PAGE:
"I think in general, engineers tend to
be diligent and persistent and grind
through all the problems to find a solu-
tion," Wunsch said. "I think paying
attention to details is a typical trait for
engineers."
Wunsch said she was bought up in a
family of engineers and was "brain-
washed" never to consider pursuing
another career.
"I just never thought of going
through anything else," Wunsch
said.
Wunsch said she got used to being
one of the only women in her classes.
"I spent all my adult years in a male
dominated field," Wunsch said. "We all
suffered through- thermodynamics
together."
Student groups such as the Society of
Women Engineers are designed to pro-
vide peer support for women in science
and engineering. SWE also introduces
University students to companies and
helps them to network and find oppor-
tunities for summer internships and
jobs.
SWE Vice President Jennifer
Braganza said belonging to the
group has given her an edge in her
field.
"We help influence girls," Braganza
said. "We help girls say 'yes you are a
woman yes you have the intelligence to
become an engineer."'

But Wunsch said that during her
years of study she found no reason to
join SWE.
"To be honest they turned me off,"
Wunsch said. "Seemed like just a group
of women who would complain how
hard engineering was. It was not very
productive to sit around and complain
or at least that's how it was-in the early
'80s."
Braganza said any woman who is an
engineering major is missing out by not
participating in SWE. She said the
group's value comes not just from sup-
port, but from increased access to
potential employers.
"I don't believe there is a single
woman who can say they do not need
more interaction with companies,"
Braganza said. "We even have men
involved, not necessarily because
they support SWE, but because it
gives them the chance to get to know
recruiters."
SWE Industrial Director Amanda
Matejak said while she was involved in
a summer internship, she didn't feel she
was treated differently because she is a
female engineer.
"I think there is a high demand for
women engineers," Engineering junior
Matejak said. "I'm very comfortable (at
the University)."
Wunsch said in her professional
experiences she has been treated like
one of the boys.
Engineering sophomore Brock
Wyma said he has noticed that as he
takes more upper level engineering
courses, fewer women are in his class-
es. Wyma said women help balance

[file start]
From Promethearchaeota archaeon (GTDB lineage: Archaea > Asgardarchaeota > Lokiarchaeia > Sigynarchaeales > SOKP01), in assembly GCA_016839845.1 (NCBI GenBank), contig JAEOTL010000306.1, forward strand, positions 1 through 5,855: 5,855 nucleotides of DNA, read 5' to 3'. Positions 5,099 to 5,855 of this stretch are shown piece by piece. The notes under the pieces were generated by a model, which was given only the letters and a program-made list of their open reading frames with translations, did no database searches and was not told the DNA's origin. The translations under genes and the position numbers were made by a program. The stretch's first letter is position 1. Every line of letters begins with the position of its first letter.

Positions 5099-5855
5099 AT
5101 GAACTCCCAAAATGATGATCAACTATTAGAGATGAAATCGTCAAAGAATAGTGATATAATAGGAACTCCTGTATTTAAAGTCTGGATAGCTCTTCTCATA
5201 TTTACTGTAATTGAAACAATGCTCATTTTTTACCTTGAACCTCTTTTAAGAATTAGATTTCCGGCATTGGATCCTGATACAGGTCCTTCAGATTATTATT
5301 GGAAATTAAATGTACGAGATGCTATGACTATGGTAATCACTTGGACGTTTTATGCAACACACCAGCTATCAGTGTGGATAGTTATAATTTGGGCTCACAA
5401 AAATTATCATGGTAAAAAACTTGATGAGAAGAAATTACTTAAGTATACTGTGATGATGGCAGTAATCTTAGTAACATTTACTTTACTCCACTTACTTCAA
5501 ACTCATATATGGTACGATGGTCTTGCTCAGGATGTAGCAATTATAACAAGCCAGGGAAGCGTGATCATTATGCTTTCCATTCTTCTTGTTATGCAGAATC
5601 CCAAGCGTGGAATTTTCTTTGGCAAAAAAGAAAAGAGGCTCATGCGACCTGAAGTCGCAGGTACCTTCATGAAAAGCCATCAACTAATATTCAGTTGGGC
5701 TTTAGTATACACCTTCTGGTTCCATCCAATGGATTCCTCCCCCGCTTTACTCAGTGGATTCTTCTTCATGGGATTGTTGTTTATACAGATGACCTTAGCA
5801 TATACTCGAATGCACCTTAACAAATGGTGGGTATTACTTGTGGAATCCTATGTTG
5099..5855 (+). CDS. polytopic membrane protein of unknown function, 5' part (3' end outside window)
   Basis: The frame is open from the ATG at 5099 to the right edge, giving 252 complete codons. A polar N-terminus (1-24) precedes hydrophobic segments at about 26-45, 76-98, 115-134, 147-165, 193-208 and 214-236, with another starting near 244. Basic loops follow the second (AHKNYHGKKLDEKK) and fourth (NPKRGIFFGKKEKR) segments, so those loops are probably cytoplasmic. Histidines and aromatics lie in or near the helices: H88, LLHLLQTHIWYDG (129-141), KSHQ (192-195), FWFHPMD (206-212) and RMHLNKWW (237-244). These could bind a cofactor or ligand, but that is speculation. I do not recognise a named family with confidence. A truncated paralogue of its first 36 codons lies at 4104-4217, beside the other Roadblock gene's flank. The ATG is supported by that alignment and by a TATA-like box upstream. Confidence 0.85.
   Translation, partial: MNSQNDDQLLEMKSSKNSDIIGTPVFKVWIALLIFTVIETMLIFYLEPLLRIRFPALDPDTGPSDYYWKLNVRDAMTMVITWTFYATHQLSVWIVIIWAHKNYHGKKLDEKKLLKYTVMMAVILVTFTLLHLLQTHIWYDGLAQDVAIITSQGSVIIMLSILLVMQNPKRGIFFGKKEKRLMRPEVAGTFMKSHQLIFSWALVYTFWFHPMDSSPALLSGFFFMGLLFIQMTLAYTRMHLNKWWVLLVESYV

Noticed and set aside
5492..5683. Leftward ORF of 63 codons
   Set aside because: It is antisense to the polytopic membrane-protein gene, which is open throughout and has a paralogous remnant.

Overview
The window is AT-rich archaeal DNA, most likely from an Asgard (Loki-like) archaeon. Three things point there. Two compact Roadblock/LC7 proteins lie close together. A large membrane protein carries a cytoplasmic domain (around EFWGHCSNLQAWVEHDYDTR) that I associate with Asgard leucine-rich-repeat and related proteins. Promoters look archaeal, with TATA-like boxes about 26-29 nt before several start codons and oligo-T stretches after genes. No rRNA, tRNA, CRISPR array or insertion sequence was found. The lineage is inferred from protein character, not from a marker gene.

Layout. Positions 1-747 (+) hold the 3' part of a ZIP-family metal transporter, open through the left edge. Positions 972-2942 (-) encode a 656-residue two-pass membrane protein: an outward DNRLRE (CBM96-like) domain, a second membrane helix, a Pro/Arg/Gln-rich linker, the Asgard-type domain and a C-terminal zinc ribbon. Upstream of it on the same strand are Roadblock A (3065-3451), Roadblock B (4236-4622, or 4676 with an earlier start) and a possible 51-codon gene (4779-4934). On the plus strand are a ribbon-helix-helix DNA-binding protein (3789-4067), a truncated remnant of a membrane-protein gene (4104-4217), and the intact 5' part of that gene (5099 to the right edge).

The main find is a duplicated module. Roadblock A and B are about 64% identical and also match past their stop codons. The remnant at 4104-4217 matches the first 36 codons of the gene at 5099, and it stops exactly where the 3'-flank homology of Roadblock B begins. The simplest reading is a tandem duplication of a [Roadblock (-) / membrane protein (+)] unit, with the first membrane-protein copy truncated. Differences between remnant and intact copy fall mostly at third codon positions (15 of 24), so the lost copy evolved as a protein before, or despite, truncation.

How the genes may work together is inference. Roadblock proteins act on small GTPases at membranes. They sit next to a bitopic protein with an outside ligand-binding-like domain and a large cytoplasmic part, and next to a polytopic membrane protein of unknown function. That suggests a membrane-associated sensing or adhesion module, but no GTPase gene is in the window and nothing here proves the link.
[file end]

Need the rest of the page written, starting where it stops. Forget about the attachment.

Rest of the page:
"I think there is a
high demand for
women
engineers."
--- Amanda Matejak
industrial Director, Society of
Women Engineers
his classes with their ideas and opin-
ions.
"I feel if I keep going up I'm going
to see less and less women in my
classes," Wyma said. "At this point,
women give a very unique edge to
engineering. If you had just 95 per-
cent guys it would be extremely one-
sided."
Wunsch said she watched her fellow
female classmates drop classes left and
right, but mostly in the first year.
Wunsch said engineering is a highly
respected field.
"I would say to students just hang in
there, it's a tough field," Wunsch said.
"If you persevere, you find good work
as long as you find it interesting."
Engineering sophomore Rob Wilbert
said he does not view the abilities of his
female engineering peers differently
than the males.
"I look at everyone equally" Wilbert
said. "You belong here if you want to
become an engineer and do the work.
Engineering classes are pretty much
objective. There is no favoritism given
to gender."

Carolyn Dodge, an Engineering junior and SWE mer
junior Amanda Matejak how to use Uni-Graphics to
Help your
by helping o

EMILY AAN
Steven Salchack, a GEO member and English GSI, sells T-shirts and other GEO
items during a GEO meeting on Oct. 15.

QUALITY DRY CLEANING
& SHIRT SERVICE
332 Maynard
(Across from Nickels Arcade)
668-6335

tionship."
GSIs are trained according to each
department's standards. Although some
GSIs have received no formal training,
most departments require graduate stu-
dents to attend a seminar or workshop
on teaching issues and educational
methods, which is run by experienced
GSIs.
The Center for Research on
Learning and Teaching offers addi-
tional workshops for GSIs on topics

ranging from speaking skills to mul-
ticultural issues. About 147 GSIs
have participated in CRLT training
this year.
However, many GSIs believe that
experience in the classroom offers the
best training.
"Almost everything that I have
learned as a teacher, I have learned
on my own or through my interac-
tion with other teachers," Sanislo
said.

Consider